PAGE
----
“If the moral underpinnings of civil disobedience are at its core of what’s most important…does that depend on the moral righteousness or impingement?” stated a member of the audience, in reference to the 25-foot-high abortion banners which were displayed at the Bell Tower lawn toward the end of Spring quarter. Audience members questioned whether the legality of such an action would receive differential treatment, in parallel to those who pursued acts of civil disobedience on campus. Professor of Political Science Farah Godrej stated that the panels were “confrontational and disruptive; but the thing is, we don’t criminalize that kind of behavior.”
In an interview with the Highlander, Professor Godrej expressed that a transparent discussion was needed to hold those accountable, especially in the Jan. 19 protest, a topic which was not fully discussed during the meeting. The disproportionate assembly of administrators, students, and police officers also remained a critical factor in the creation of inclusive protest guidelines. A few faculty members expressed disappointment due to the lack of dialogue on the ACLU resolution, which conveys similar points.
Vice Chancellor of Student Affairs Jim Sandoval spoke of the need to find a reasonable position in the case of student protestors when allowing them to express their message. He referred to the occupation of the UCLA Admissions Office on June 1, where advocates for affirmative action came to voice their opinions for students who were rejected from affiliated campuses.
Other interpretations of the civil disobedience cases involved the differentiation between consequences and punishments. Vice Chancellor of University Advancement Peter Hayashida expressed concerns over how consequences in cases of civil disobedience have become synonymous with punishment in this current decade. “This is a very special place and we behave differently from the rest of society…but I fear that students will be treated differently by police and that culture,” stated Hayashida.
When addressing the extent of police militarization during the Jan. 19 protest, Chancellor White stated that preventative means are taken in any large outing, which tends to draw large surpluses of law enforcement from within the Riverside jurisdiction. Difficulty arises in dealing with a populated and expansive area which may potentially pose risks. “The less that is known about what’s taking place, the greater risk of it going south and that’s the primary reason what we’re looking to engage in this situation,” stated UC Police Chief Mike Lane, who expressed interest in the notions that civil disobedience is a result of police culture and remains a historical attribute in state-wide movements.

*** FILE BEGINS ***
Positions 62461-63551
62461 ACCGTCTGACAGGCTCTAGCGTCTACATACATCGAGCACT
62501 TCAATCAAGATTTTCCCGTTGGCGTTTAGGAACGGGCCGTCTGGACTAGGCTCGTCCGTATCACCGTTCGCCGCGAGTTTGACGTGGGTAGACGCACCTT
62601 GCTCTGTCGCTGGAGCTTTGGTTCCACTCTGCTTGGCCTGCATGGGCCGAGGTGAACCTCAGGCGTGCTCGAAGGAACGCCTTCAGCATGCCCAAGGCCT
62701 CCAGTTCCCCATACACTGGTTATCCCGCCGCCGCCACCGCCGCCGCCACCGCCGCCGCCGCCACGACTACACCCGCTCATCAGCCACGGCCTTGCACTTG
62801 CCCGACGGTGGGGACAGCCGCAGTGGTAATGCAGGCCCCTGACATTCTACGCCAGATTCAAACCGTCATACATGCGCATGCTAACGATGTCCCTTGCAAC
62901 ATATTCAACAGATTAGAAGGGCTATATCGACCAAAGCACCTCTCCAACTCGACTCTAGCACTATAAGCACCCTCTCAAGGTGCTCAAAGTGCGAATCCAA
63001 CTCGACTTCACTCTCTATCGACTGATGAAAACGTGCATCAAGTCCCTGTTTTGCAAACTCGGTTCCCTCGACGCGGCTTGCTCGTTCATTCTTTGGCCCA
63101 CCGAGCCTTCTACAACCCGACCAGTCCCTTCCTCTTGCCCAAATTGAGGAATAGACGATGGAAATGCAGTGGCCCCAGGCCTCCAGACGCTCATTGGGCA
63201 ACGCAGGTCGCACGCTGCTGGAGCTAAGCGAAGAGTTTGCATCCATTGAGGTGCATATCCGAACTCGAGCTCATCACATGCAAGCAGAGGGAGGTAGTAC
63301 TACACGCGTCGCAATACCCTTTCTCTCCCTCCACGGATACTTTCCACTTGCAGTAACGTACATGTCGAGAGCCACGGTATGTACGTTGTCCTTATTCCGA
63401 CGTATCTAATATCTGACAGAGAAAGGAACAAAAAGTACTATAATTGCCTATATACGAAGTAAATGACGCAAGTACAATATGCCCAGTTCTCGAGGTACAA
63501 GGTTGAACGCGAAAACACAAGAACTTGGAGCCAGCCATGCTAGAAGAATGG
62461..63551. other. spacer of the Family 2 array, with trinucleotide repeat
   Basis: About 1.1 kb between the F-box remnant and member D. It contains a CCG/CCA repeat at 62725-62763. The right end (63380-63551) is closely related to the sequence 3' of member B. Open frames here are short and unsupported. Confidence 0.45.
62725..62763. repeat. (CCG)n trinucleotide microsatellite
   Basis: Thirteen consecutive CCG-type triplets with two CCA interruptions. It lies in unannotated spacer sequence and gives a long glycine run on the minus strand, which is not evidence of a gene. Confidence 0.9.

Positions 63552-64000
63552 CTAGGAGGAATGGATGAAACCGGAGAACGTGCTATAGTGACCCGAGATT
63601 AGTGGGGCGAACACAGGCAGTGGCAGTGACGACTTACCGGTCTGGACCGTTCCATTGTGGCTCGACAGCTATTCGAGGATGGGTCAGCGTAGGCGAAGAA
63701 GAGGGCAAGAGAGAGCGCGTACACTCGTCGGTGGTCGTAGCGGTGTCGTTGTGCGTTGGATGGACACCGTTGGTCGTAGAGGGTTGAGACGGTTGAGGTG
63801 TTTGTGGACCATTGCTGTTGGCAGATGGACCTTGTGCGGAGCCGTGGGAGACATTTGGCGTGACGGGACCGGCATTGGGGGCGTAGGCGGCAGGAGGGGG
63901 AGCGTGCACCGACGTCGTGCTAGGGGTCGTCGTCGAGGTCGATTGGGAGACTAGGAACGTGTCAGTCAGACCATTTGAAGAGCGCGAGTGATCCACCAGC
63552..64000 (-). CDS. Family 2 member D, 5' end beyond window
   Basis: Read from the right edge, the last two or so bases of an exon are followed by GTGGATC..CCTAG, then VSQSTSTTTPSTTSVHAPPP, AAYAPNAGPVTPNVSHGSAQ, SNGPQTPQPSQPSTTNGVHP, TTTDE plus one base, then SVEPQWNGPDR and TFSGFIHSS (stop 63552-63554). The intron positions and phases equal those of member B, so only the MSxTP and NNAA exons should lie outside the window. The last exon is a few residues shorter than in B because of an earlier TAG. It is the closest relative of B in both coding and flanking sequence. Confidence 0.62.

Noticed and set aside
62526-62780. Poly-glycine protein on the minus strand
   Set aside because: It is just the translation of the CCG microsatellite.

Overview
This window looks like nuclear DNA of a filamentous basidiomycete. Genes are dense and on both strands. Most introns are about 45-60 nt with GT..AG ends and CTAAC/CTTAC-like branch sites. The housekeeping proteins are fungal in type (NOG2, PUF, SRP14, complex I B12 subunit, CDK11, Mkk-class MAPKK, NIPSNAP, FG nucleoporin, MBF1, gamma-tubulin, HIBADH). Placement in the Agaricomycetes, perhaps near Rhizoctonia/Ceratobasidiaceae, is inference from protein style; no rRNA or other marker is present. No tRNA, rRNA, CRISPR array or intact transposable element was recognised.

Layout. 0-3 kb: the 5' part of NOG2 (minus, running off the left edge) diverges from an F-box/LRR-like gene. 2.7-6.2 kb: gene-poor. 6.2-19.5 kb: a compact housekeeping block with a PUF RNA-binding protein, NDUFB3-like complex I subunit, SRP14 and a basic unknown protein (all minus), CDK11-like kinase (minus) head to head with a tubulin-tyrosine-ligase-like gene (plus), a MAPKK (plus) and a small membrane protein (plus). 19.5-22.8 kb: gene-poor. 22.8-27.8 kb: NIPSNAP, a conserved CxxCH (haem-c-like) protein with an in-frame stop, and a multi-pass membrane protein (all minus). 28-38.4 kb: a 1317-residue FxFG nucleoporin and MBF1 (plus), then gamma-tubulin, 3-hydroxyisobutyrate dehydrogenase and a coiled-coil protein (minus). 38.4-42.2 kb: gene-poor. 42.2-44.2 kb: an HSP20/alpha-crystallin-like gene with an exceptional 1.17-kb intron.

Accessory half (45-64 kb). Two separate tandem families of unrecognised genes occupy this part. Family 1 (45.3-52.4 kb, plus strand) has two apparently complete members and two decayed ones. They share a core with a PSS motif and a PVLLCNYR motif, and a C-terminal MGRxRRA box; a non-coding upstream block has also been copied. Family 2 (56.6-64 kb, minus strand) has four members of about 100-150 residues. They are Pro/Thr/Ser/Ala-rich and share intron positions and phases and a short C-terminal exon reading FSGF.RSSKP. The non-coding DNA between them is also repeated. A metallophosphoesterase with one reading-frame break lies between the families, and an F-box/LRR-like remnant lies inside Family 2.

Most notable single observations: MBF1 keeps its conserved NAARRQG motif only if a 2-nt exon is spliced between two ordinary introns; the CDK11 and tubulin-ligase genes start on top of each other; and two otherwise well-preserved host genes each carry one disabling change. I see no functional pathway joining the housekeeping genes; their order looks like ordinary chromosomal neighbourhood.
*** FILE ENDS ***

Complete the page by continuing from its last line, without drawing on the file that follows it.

Director of the CHASS First Program Geoff Cohen spoke about the need to break through the barriers of racial profiling in creating a more suitable learning environment for students. Cohen went on to describe an incident where an African American student had been removed from his classroom because of an accusation that he had previously stolen a skateboard. At the same time, Cohen expressed that UC protest guidelines would be a good stepping stone in creating better ways of policing in the community.
Chancellor White concluded that wholesale changes to the guidelines were not anticipated, but comments for enacting major omissions were collected until June 8. “Democracy is as messy as making sausage rolls…but the discussion itself will be healthy to us and in guiding our campus,” stated Chancellor White. The chancellor also expressed the desire to create a set of expectations specifically for the UCR campus, in which he will write an analysis of the overall meeting. Once established, the UC Protest Guidelines are likely to be used in application of more personalized guidelines for each individual campus. The task force will re-adjourn in the fall of 2012.